Russ Capps '89
When he first stepped foot on the campus of Radford University, Russ Capps ’89 knew what he wanted to do with his life. He just didn’t know the best path to get there.
“I’ve always seen myself as being service-oriented,” Capps explains. “I’ve always wanted to make the world a better place. That was something that was instilled in me by my mother. I always felt that I could make a difference.”
Capps began his Radford story as a chemistry major, studying the subject for two years with the ultimate goal of becoming a chemical engineer.
“Organic chemistry helped me realize that chemistry wasn’t for me,” he says.
Not knowing what subject to study – only knowing it was no longer chemistry – Capps left college for two years. It was during that time he got a job with an accounting firm where he worked in data entry.
“That’s when I decided to re-enroll at Radford University and pursue my accounting degree,” he explains. “After I graduated I went back to work at that same firm. This time as an accountant.”
While Capps enjoyed the work, something was still missing. That’s when he opened up his newspaper to the help wanted section and found exactly what he wanted to do.
“It was serendipitous luck finding my first non-profit position,” says Capps. “I was looking in The Washington Post and saw an opening for an accounting manager and applied.”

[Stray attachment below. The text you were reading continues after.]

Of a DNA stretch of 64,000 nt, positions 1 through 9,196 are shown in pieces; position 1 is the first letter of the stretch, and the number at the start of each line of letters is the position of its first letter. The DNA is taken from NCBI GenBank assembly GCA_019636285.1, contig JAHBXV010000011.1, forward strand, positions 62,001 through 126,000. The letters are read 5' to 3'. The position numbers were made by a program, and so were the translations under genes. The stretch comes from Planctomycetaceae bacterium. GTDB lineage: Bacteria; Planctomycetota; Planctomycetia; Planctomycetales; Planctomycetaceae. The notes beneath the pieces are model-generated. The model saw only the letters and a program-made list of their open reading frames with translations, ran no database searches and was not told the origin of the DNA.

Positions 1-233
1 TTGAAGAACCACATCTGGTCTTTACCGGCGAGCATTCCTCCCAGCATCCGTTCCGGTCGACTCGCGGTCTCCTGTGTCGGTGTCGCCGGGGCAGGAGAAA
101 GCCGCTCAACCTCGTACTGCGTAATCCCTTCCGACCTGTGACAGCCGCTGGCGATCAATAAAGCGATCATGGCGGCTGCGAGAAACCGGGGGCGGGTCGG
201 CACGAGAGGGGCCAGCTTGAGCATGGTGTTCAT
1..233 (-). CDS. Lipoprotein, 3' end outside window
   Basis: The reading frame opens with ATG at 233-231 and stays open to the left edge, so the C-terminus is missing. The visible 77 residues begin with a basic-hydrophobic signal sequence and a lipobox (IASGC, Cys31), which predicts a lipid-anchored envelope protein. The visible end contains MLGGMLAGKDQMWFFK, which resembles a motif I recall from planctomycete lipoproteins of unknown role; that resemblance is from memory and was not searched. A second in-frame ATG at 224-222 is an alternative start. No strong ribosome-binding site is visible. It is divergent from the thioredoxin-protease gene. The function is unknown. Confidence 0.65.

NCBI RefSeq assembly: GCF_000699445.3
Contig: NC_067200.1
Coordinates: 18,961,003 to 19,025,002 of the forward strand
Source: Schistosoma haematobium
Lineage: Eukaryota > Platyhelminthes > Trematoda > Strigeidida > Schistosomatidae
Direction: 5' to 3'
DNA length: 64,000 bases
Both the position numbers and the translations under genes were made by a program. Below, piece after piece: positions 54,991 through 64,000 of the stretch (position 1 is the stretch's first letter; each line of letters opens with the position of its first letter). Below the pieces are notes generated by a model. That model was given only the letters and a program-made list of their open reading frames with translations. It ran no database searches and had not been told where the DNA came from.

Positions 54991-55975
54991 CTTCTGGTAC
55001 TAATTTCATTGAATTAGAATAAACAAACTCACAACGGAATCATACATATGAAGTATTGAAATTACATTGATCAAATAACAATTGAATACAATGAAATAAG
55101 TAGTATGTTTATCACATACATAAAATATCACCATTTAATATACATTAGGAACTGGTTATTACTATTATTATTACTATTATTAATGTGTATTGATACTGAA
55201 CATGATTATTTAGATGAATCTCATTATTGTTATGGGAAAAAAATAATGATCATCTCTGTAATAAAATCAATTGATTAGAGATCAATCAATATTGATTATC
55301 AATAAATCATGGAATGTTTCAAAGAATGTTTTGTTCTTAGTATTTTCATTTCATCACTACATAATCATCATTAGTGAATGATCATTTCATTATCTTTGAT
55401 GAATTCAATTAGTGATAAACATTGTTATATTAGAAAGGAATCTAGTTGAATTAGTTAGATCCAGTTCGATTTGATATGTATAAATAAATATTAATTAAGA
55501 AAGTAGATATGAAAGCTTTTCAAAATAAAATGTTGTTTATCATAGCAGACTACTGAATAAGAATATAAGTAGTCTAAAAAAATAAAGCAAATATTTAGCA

Capps continues, “I ended up hitting it off with the supervisor during the interview and got the job.” The position was with the Society for Human Resource Management (SHRM), an organization that promotes the role of human resources as a profession while lobbying Congress on issues pertinent to labor management.
Thus began Capps’ career in the non-profit sector. After five years with SHRM, he was named director of finance for the Centre for Development and Population Activities before moving on to become the chief financial officer with the Association of Corporate Counsel. There, he spent 12 years assisting the organization’s some 40,000 members.
“Being at a non-profit just makes work a better place to be,” Capps explains.
This past year Capps was named chief operating officer for the American Foreign Service Association (AFSA), a professional association that represents 28,000 active and retired Foreign Service employees, including diplomats and development professionals.
“Right now is an interesting and challenging time for us at AFSA,” Capps says. “It is so much more than just trying to get legislation passed. We have an opportunity to educate and show that we are much more than just a union.”
While he may not have taken the most direct course to get there, Capps has ultimately ended up exactly where he wanted to be – trying to make the world a better place. He is quick to thank Radford University for helping him find his way.